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Can friends protect genetically vulnerable children from depression?

  • Mara Brendgen (a1) (a2), Frank Vitaro (a2) (a3), William M. Bukowski (a4), Ginette Dionne (a5), Richard E. Tremblay (a2) (a3) (a6) (a7) and Michel Boivin (a2) (a5)...


The study examined whether reciprocal friendship quantity or quality can mitigate genetic vulnerability for depression symptoms in children. The sample comprised 168 monozygotic twin pairs and 126 same-sex dizygotic twin pairs assessed in Grade 4 (mean age = 10.04 years). Friendship participation was measured via reciprocal nominations of close friendships within the classroom. Friendship quality was measured through self-reports. Depression symptoms were measured through teacher and peer reports. Genetic vulnerability for depression symptoms was unrelated to friendship participation or the number of reciprocal friends, but it was negatively related to positive friendship quality. In line with gene–environment interaction, genetic risk effects on depression symptoms were mitigated in girls who had at least one close reciprocal friend. In boys, only moderate main effects of genetic vulnerability and friendship participation were found but no interaction between them. However, among boys with at least one reciprocal friend, a greater number of friends was related to fewer depression symptoms whereas no cumulative effect of friendship was found for girls. Finally, positive friendship quality was related to fewer depression symptoms in girls and boys even when controlling for genetic risk. The findings emphasize the importance of teaching social interactional skills that promote high-quality friendship relations to help prevent the development of depression symptoms in children.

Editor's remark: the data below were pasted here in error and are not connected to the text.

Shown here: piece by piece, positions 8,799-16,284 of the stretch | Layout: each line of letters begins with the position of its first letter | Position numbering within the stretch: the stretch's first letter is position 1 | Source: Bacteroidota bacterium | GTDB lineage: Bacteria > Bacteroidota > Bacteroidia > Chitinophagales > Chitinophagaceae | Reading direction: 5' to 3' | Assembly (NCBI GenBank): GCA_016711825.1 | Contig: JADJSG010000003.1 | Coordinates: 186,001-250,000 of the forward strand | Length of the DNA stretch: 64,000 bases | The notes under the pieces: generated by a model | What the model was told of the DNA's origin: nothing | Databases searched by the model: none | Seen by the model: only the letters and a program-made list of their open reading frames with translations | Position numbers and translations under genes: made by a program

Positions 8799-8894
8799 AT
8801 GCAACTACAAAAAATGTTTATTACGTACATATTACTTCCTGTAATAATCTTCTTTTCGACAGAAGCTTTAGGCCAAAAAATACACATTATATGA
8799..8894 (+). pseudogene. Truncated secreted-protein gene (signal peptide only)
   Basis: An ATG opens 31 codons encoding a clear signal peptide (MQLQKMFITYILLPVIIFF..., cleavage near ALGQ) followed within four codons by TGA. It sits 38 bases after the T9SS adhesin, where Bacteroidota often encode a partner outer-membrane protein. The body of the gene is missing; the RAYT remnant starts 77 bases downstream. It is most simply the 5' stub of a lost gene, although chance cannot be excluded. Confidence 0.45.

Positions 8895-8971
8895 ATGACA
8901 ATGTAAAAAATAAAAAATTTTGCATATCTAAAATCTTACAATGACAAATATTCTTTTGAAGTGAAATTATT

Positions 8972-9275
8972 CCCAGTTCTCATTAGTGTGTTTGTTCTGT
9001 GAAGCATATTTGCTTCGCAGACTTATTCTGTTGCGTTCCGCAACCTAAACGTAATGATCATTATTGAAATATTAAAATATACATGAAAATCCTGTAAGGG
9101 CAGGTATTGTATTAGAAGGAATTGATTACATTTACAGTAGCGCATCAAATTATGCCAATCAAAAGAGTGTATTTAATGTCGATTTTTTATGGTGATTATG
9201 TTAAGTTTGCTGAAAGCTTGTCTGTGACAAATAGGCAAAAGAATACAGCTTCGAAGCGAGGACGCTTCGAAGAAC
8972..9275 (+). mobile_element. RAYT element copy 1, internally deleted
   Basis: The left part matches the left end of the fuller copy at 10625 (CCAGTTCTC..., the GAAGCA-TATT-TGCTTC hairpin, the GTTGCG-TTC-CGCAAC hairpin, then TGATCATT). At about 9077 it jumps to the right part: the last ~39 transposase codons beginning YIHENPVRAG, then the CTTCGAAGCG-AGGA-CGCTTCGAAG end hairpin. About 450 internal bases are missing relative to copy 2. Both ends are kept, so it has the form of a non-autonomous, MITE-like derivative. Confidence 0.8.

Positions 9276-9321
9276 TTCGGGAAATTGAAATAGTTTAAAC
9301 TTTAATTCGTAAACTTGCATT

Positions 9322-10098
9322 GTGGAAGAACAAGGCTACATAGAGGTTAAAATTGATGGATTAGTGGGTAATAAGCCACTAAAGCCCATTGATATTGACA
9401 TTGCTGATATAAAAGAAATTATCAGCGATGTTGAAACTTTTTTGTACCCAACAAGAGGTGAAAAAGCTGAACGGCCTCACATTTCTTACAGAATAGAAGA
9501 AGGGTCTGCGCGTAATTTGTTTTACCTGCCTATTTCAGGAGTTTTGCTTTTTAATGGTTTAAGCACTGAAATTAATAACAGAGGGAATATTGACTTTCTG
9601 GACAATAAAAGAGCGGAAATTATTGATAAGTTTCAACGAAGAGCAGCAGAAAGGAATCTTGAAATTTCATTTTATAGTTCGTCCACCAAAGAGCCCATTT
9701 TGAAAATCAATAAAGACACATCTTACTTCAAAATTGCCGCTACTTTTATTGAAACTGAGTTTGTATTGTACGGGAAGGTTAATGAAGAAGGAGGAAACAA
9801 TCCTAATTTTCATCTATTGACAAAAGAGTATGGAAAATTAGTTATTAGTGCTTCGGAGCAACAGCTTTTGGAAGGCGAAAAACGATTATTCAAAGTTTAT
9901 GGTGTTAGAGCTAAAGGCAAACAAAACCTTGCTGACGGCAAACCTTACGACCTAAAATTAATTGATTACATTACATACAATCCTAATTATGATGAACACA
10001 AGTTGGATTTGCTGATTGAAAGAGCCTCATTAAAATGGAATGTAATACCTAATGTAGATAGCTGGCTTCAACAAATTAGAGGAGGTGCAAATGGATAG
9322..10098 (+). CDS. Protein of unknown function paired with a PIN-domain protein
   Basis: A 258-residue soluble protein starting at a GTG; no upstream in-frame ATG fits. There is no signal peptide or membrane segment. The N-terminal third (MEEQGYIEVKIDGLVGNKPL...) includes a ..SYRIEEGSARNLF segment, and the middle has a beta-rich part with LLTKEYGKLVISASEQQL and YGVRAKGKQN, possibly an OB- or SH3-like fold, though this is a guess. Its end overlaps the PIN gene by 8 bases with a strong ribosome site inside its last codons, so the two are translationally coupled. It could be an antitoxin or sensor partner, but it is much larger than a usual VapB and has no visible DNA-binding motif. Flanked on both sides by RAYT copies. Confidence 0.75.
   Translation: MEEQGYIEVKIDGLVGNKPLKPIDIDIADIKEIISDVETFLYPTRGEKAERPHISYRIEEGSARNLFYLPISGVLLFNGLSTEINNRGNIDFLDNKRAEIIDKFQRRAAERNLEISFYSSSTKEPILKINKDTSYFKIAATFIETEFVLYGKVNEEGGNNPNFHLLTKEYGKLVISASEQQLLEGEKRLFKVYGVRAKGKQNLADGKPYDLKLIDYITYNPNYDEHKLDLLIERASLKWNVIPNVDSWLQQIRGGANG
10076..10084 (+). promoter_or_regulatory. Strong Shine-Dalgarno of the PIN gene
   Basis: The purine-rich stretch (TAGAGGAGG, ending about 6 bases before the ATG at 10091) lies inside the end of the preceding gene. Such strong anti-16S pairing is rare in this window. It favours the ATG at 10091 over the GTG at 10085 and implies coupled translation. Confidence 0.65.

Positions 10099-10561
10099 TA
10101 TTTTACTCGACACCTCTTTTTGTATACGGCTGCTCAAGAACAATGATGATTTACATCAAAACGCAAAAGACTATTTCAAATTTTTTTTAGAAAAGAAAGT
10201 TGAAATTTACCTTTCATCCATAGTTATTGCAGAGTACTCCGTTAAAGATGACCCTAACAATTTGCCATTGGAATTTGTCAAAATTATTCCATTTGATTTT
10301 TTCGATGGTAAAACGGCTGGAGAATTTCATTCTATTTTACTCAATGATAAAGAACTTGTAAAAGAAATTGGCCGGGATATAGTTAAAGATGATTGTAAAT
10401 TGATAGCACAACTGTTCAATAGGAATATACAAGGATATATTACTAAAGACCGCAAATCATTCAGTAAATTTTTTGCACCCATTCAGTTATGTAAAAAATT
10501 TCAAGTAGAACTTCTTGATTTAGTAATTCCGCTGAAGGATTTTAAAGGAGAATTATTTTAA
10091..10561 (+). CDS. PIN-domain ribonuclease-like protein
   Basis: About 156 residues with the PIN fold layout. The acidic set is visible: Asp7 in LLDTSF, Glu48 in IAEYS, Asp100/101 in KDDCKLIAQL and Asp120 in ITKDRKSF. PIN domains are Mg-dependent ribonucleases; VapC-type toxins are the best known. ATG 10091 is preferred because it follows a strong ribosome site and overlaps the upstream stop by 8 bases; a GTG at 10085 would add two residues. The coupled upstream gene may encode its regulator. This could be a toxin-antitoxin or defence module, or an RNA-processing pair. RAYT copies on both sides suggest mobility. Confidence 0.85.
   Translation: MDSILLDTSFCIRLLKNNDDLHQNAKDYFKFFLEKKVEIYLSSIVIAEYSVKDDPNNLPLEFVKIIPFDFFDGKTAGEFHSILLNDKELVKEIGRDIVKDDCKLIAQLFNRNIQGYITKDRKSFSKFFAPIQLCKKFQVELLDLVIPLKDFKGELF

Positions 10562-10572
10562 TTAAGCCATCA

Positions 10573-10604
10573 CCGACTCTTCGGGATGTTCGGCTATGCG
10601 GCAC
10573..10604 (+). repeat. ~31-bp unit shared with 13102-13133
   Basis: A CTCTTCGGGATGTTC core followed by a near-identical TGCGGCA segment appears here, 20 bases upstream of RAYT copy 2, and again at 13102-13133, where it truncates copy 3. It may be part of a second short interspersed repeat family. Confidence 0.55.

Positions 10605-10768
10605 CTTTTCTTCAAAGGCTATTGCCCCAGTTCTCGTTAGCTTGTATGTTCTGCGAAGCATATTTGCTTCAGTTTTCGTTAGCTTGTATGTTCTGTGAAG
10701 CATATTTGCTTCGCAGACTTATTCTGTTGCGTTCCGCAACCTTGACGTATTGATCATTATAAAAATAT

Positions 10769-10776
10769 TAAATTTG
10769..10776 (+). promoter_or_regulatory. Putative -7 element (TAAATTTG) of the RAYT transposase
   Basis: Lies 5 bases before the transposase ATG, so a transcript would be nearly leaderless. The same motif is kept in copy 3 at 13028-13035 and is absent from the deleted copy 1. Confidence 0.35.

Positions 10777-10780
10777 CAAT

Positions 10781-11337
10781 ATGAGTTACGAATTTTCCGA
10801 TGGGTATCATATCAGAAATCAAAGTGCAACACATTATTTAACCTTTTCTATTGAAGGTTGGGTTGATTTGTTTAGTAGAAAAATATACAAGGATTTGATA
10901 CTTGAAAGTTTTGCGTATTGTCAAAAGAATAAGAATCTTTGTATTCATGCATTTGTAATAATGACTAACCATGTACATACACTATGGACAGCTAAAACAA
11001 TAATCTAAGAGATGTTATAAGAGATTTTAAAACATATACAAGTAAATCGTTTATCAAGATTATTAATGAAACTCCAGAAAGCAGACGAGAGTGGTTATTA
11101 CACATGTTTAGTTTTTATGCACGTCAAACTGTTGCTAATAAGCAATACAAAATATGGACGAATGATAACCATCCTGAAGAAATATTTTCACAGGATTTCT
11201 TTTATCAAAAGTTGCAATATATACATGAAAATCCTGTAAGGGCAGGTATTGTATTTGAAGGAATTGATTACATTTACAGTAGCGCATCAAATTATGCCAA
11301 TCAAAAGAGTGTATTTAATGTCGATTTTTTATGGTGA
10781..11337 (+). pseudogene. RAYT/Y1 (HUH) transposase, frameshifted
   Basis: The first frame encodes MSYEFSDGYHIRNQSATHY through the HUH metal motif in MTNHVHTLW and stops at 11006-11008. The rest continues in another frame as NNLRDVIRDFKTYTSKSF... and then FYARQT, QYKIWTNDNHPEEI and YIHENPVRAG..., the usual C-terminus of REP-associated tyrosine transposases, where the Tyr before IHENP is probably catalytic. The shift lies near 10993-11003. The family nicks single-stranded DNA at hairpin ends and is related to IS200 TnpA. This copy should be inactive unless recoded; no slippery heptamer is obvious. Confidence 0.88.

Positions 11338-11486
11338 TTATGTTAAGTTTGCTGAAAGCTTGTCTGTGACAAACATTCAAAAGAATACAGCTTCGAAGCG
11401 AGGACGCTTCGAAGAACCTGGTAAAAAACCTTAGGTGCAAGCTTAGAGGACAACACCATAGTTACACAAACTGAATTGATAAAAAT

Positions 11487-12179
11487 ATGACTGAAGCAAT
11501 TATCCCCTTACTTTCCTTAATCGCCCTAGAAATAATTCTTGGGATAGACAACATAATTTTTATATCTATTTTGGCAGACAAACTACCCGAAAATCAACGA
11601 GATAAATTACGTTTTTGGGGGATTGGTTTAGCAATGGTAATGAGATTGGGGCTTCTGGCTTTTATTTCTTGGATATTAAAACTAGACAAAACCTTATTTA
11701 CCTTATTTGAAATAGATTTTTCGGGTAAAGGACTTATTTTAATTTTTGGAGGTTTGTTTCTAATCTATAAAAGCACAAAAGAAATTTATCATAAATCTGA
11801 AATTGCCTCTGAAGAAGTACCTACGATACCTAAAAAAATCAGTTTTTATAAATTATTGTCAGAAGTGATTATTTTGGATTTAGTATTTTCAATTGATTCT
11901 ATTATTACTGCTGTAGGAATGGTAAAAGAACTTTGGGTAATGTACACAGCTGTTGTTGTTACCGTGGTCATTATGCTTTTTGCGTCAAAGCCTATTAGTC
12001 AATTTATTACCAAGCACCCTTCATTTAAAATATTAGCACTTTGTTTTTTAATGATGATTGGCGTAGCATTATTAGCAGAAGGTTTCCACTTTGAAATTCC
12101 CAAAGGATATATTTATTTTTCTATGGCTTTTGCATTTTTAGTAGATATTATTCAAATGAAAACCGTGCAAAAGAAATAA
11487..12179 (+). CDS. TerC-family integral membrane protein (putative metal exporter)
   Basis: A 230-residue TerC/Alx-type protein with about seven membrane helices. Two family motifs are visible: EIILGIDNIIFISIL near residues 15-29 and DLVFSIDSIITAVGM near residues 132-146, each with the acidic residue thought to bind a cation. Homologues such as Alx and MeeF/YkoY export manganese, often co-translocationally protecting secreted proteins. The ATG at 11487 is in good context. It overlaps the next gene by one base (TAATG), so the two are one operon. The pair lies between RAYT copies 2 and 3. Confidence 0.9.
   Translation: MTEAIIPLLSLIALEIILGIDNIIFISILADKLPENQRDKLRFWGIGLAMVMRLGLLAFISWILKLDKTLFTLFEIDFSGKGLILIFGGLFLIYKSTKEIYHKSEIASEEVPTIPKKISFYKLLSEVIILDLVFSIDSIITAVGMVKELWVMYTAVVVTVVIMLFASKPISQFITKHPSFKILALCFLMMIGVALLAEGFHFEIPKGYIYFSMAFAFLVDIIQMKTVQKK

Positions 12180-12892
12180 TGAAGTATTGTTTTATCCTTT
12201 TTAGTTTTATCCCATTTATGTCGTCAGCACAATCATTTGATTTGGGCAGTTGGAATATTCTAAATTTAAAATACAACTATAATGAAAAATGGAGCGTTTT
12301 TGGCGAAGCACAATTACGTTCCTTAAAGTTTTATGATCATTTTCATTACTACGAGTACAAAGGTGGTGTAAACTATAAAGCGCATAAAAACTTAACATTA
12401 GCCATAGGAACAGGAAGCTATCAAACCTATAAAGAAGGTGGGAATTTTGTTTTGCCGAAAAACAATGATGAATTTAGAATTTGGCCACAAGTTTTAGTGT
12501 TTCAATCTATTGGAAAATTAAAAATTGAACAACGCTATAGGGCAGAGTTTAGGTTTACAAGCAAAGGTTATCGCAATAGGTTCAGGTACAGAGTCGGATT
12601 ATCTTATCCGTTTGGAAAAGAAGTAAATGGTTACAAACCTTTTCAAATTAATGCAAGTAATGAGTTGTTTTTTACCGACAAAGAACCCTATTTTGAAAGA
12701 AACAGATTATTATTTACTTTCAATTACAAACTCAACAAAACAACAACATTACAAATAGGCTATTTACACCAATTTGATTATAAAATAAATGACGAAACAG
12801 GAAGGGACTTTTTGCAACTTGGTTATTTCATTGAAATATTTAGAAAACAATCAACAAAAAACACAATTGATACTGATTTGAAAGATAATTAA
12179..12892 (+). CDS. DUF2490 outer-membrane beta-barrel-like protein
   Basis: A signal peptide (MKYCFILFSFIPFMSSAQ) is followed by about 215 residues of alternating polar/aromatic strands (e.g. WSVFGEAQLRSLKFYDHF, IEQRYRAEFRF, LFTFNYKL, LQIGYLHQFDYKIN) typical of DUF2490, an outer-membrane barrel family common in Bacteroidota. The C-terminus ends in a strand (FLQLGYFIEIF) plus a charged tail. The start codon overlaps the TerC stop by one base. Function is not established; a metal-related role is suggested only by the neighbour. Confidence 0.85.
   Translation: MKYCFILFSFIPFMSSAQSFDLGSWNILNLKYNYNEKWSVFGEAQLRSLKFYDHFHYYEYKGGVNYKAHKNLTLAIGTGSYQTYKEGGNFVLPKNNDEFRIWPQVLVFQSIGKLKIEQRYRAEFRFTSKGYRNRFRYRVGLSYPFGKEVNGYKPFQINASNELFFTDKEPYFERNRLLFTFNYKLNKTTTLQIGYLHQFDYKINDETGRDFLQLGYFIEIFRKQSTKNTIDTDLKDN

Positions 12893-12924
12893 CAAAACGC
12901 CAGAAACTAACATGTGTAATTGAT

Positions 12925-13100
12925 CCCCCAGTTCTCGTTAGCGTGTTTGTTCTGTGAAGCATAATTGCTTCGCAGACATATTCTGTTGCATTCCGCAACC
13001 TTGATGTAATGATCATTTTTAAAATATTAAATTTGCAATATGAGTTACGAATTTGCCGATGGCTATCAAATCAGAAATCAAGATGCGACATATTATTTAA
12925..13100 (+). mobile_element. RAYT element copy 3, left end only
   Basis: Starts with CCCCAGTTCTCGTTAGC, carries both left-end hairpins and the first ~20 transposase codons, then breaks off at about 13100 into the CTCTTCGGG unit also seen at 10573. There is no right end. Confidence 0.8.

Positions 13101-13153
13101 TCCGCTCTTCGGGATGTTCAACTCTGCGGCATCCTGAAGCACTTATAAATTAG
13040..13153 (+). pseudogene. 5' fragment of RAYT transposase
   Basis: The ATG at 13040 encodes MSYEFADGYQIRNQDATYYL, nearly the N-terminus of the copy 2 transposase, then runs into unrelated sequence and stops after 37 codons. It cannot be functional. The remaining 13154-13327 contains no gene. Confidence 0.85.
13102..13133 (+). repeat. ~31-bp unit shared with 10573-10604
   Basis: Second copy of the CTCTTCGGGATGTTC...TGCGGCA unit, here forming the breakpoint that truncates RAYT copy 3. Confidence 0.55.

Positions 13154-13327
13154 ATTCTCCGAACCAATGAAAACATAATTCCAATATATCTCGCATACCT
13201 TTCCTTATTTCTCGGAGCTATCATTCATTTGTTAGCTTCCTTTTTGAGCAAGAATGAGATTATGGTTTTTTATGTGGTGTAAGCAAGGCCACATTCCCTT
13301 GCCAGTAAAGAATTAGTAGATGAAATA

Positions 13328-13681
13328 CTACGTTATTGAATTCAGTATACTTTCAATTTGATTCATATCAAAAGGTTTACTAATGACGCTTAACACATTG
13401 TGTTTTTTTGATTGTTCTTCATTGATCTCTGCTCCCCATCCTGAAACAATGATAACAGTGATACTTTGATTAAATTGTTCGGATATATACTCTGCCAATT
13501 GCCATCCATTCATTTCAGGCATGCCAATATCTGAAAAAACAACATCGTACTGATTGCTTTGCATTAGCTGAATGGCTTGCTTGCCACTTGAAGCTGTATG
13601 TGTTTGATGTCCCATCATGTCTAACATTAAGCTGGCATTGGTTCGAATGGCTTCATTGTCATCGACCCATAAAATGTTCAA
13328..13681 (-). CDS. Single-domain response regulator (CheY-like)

Corresponding author

Address correspondence and reprint requests to: Mara Brendgen, Department of Psychology, University of Quebec at Montreal, C.P. 8888 succursale Centre-ville, Montreal, QC H3C 3P8, Canada; E-mail:


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